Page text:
|Institution:||University of Guelph|
|Keywords:||EPA/DHA gene cluster; Streptococcus thermophilus; Gene cluster transformation; Gas Chromatography/Gas Chromatography-Mass Spectrometry|
|Full text PDF:||https://atrium.lib.uoguelph.ca/xmlui/handle/10214/9449|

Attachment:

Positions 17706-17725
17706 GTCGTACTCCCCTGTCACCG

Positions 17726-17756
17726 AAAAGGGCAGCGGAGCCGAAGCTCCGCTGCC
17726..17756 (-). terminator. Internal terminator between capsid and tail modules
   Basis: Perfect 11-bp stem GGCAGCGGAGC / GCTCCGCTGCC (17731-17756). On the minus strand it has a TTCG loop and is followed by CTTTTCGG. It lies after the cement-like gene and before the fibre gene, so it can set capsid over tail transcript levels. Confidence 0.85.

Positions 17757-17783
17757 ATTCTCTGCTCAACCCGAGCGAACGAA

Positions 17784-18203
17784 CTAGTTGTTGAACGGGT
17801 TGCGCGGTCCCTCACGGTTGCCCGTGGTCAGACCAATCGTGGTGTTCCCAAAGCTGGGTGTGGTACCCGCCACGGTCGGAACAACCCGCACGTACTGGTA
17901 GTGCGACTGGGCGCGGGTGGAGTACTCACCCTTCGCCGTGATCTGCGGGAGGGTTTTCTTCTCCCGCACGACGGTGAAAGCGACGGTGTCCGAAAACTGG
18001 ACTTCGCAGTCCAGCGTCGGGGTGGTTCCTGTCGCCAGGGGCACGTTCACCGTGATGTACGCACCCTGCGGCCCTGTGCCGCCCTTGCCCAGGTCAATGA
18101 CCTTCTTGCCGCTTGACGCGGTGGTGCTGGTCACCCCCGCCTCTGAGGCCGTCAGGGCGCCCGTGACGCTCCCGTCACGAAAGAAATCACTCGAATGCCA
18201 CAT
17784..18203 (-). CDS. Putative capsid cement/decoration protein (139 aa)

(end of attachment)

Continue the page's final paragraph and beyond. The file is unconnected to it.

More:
In past decades, there has been increasing awareness of the effects of omega-3 (n-3) fatty acids, especially EPA and DHA on human health. Realizing that these fatty acids are deeply involved in regulating human diseases as well as helping the proper development of the immune and nervous systems as well as visual acuity, more people began consuming omega-3 fatty acids in the form of nutritional supplements. So far, fish and fish oil are the main dietary sources of EPA and DHA. However, fish stocks have been depleted, therefore alternative sources of these fatty acids need to be explored. In this study, long-term stability of the plasmid carrying the 20 kb EPA/DHA biosynthesis gene cluster in the transformed E. coli EPI300T1 without antibiotic pressure as well as its recombinant production of EPA and DHA were studied. Moreover, molecular methods were used to transform Streptococcus thermophilus ST21 with plasmid pEDSB (modified plasmid vector pIL252 carrying the 20 kb insert), followed by a series of GC and GC/MS analyses to test recombinant production of EPA and DHA by S. thermophilus ST21. Our results showed recombinant production of EPA by S. thermophilus. However, production of EPA synthesized by transformed S. thermophilus was lower than that by recombinant E. coli. In addition, recombinant E. coli was able to stably maintain the 20 kb EPA/DHA gene cluster as compared to S. thermophilus. Our data confirmed transformation of the EPA/DHA gene cluster to gram-negative and gram-positive bacteria as well as its stability in E. coli. Advisors/Committee Members: Griffiths, Mansel (advisor).